Though Anna Karenina might be one of my favorite novels about marriage, I disagree with Tolstoy that “all happy families are alike, while each unhappy family is unhappy in its own way.” A couple must focus on what makes their own marriage great. For example, military couples endure long separations, but those prolonged absences help the spouses avoid taking each other for granted—absence makes the heart grow fonder and all that—and no joy compares with a soldier’s homecoming and the ensuing honeymoon-like euphoria that occurs after a long deployment.
If we spend too much time comparing ourselves to other relationships or even an ideal we have in our head, we can miss opportunities to foster gratitude for our own marriage.
Be smart about social media.
It’s no secret that social media can take a toll on relationships; one British study linked Facebook to as many as one-third of all divorce filings. While Facebook can be a catalyst for extramarital affairs and a consequent divorce, more commonly, overuse of social media can instigate that subtler betrayal of comparison that Frederic describes. “The betrayal begins when we compare other people’s outside to our own insides,” she explains. “On social media, we post and celebrate the good things and minimize the negatives. Social media becomes this year-round—daily—Christmas letter.”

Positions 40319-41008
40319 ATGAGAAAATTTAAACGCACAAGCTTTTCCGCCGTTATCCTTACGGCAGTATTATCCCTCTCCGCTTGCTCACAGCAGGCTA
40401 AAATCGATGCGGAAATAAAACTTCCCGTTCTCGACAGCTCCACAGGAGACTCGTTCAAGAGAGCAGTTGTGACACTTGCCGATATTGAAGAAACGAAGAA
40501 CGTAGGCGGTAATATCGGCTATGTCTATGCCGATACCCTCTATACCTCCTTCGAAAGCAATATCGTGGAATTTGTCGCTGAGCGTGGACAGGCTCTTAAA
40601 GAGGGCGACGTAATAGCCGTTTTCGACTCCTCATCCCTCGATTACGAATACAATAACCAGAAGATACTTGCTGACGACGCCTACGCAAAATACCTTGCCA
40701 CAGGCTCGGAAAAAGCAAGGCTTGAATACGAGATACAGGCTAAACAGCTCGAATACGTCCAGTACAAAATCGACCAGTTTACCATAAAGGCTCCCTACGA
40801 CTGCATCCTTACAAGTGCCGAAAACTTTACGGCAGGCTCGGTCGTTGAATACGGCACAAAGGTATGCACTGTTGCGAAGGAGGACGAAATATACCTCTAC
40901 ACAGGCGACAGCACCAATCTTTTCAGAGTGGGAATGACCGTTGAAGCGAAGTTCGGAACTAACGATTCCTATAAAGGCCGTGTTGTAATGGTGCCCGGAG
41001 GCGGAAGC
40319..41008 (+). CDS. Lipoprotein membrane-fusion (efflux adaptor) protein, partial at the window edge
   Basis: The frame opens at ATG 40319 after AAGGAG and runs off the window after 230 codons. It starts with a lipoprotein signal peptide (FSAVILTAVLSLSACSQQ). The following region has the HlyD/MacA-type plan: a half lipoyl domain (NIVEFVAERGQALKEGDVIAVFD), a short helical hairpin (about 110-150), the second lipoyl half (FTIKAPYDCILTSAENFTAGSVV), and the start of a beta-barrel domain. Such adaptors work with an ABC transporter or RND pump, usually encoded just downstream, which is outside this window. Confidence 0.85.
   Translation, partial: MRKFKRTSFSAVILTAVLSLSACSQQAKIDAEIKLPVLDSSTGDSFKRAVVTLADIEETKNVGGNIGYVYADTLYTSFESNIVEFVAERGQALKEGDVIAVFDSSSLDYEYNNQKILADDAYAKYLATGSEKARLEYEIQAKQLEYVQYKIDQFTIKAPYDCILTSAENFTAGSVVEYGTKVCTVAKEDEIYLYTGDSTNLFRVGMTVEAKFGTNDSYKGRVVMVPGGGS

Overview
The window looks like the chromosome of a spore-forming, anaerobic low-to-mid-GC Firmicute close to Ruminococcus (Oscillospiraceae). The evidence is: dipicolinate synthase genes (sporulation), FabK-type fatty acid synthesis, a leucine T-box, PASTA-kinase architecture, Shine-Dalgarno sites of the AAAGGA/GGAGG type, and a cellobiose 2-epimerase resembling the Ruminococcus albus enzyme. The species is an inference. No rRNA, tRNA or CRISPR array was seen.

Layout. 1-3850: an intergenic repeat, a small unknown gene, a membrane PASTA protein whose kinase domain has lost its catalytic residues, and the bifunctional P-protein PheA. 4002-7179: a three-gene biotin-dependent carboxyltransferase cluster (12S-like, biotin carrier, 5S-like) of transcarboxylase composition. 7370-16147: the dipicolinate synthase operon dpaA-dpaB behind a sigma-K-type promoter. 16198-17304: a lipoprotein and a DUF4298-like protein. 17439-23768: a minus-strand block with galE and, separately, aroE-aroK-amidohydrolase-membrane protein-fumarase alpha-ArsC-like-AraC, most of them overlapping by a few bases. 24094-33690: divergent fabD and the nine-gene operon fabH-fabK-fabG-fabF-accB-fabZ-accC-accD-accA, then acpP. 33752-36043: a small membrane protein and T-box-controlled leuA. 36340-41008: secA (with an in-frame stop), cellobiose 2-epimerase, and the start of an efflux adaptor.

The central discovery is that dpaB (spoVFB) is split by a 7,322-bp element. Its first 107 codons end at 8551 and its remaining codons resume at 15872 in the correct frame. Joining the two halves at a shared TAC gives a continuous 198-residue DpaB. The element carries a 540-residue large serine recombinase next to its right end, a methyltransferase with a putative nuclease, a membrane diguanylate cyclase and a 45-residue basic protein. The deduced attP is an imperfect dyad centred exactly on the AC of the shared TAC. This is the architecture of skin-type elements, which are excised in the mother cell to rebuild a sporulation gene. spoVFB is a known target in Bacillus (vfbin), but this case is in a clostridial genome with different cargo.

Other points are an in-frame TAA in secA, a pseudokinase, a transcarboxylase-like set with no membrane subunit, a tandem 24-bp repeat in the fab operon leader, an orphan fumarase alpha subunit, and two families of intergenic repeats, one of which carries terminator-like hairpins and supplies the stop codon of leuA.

If a marriage is going through a particularly rough patch, a bombardment of happy, sappy status updates can invite unfair comparisons. At the very least, Frederic warns, social media becomes a distraction from our relationship and can dampen our ability to see the positives in our spouse and in our marriage.
For my particular marriage, I realized deployments and other long separations thanks to work obligations are particularly vulnerable times for me to peruse social media, so I try to limit or give it up altogether. While this may not be necessary for everyone, I recently reaped the benefits of unplugging while my husband was traveling for five weeks. I focused on my work, our kids, and fostering gratitude for my hardworking husband instead of wasting time thinking about what I or we didn’t have.
Not everyone is susceptible to comparisons, so the important thing is to know and be honest with yourself. If too much social media is pitting you against your marriage and stealing your joy, have the courage to say no. Simple measures such as deleting an app or setting a limit on how many times a week you scroll through your Instagram account can free your heart and mind to focus on the flesh-and-blood partner right in front of your face.
Our screen time, whether we are making comparisons or not, distracts us from those opportunities to connect in our relationship. Over the years, I’ve learned that each marriage has both its own distinctive set of challenges and strengths and is therefore incomparable to the rest on some level. No relationship is perfect, but less time contrasting your marriage against someone else’s means that a couple has more time to focus on the positive and foster joy and gratitude for one another.
Photo Credit: Manchik Photography